Florida background check information is subject to changes to the FCRA’s “7-year rule, which states that a particular criminal record must be removed from an applicant’s history after seven years.
These include lawsuits, judgments against an applicant, and arrest records. FCRA also imposes additional restrictions on employers.
Also, FCRA gives employees the right to dispute the result of their background check if it’s not current and accurate. Thus the investigating agency will perform an investigation, and if the report is incorrect, both the applicant and the employer will receive written notices.
If the background check agency or employer refuses to adhere to these instructions, an applicant has the right to file a claim under FCRA.
How to Stay Compliant With FCRA as an Employer
If you’re an employer wishing to conduct background tests on your applicants, you must comply with the state, FCRA, Title VII, and local laws.
Violating any of these rules might have you face penalties or huge fines.
Here are some tips to stay safe:
If you’re a public employer in a city that has passed ban-the-box laws, you must consider those rules before and when performing a criminal background check.
After interviewing an applicant, you can only conduct a background check in some counties.
Before conducting a background check on any applicant, ensure you’ve notified the applicant.
Also, make the notice in writing in a standalone form. Make sure you’ve obtained written consent from your applicant before moving forward.
If it comes to your notice that an applicant has a criminal conviction, you’re to individually access that crime and see how it relates to the job before making a decision.
The EEOC requires employers to consider these before making a hiring decision:
Also, you should give your application a chance to explain the conviction and how it took place.
As an employer, if you find any information on your applicant’s background check result and feel it’s not safe to hire them, you are to send a pre-adverse action notice. The notice will include the conviction information and a copy of the report.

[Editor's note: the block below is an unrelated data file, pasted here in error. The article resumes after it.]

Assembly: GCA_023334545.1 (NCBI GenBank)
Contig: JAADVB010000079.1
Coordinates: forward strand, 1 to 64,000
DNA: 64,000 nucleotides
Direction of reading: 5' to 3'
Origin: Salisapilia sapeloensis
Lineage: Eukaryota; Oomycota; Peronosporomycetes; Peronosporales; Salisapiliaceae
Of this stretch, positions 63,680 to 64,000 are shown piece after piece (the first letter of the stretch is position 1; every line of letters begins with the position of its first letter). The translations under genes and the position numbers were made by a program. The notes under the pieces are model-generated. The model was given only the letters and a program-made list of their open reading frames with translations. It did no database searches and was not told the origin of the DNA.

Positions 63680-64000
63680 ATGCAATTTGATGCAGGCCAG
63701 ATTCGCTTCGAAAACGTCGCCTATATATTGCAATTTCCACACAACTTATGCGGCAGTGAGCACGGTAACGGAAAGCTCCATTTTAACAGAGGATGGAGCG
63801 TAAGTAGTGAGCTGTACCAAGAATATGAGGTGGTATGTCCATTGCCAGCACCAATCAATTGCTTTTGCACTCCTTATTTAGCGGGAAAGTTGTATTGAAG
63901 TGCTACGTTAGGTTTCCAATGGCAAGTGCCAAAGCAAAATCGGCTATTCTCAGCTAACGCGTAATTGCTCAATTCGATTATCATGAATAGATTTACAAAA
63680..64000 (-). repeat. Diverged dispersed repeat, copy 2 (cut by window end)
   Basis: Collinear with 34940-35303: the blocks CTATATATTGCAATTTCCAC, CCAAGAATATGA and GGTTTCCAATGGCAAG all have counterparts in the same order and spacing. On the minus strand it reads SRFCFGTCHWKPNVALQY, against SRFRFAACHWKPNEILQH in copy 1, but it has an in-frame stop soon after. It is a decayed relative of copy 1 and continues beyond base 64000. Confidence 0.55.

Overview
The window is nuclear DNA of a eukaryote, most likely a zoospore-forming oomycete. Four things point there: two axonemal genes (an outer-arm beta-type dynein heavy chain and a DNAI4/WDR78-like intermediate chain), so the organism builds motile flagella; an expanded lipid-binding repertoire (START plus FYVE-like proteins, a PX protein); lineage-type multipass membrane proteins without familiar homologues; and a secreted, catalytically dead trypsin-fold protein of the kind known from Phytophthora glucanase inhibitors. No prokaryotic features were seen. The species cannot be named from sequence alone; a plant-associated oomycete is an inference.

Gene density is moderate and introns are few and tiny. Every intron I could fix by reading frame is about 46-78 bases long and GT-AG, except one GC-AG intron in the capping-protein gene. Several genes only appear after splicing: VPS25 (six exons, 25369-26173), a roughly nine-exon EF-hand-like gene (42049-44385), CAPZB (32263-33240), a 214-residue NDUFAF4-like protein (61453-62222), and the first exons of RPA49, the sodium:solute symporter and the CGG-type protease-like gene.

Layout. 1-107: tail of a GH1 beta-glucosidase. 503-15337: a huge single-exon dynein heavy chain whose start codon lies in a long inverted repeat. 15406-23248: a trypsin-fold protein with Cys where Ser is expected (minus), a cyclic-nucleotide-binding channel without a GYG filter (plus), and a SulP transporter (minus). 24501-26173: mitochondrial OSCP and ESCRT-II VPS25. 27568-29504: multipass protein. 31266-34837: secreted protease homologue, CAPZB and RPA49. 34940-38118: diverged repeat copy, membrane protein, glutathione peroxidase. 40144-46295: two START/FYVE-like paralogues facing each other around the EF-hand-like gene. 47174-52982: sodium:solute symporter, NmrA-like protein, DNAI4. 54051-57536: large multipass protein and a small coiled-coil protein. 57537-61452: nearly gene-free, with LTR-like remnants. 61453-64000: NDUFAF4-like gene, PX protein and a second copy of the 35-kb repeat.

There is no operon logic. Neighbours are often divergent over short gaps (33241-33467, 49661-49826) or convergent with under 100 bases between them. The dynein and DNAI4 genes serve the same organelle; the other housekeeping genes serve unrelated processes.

You should give your applicant time to provide pacifying evidence or file for correction if the information is inaccurate.
If you aren’t satisfied with hiring the applicant after completing the pre-adverse action, you should send a final adverse action notice.
In the notice, you are to provide the name and contact of the CRA that provided the report, a copy of the applicant’s right, and a statement showing you made the hiring decision.
How Can You Get a Florida Background Check for Employment?
In Florida, the Florida Department of Law Enforcement (FDLE) maintains a central repository of the state criminal record, which keeps information on all the arrests and convictions of Florida citizens.
Applicants’ criminal history can be found on the agency’s website via instant certified or non-certified search. You can also conduct an ORI search if you work for an authorized agency with an ORI number.
However, these checks will likely not give you the full information you need about your applicant, like their education and work history.
Employers can also search local courts for your applicant’s criminal records. However, this can be time-consuming, especially if the applicant has lived in several areas.
To avoid making adverse hiring decisions that will lead to breaking FCRA’s rules, it’s recommended for employers to work with professional background check service providers.
How Far Do Background Checks Go in Florida?
The FCRA has rules on how far back criminal background checks can go. Under these laws, it is forbidden for CRAs to report arrest records that didn’t result in a conviction and is more than 7 years old to be used in employment decisions.
A CRA is forbidden from reporting the following information except if the company pays more than $75,000:
However, FCRA’s limitations don’t include education and employment histories. Therefore this information will be added to your record no matter the years.
How Much Does a Florida Background Check for Employment Cost?
The Florida Department of Law Enforcement (FDLE) charges $24 per criminal background check.
However, some private Background Check Providers offer the same service at different prices.
How Long will a Background Check Takes in Florida
The time it takes to receive your criminal background check report depends on how it is completed. Getting a criminal report history from FDLE can take 2 weeks or less.
The process can take longer if you’re using local courts for employment criminal background checks.
Conducting a criminal background check for applicants before hiring saves you from employing the wrong applicants. However, you must ensure you perform checks in compliance with the laws passed by FRCA.
Ensure you send a written notice and get written approval from your applicant. Also, make sure you send a pre-adverse and final adverse action notice before making a hiring decision.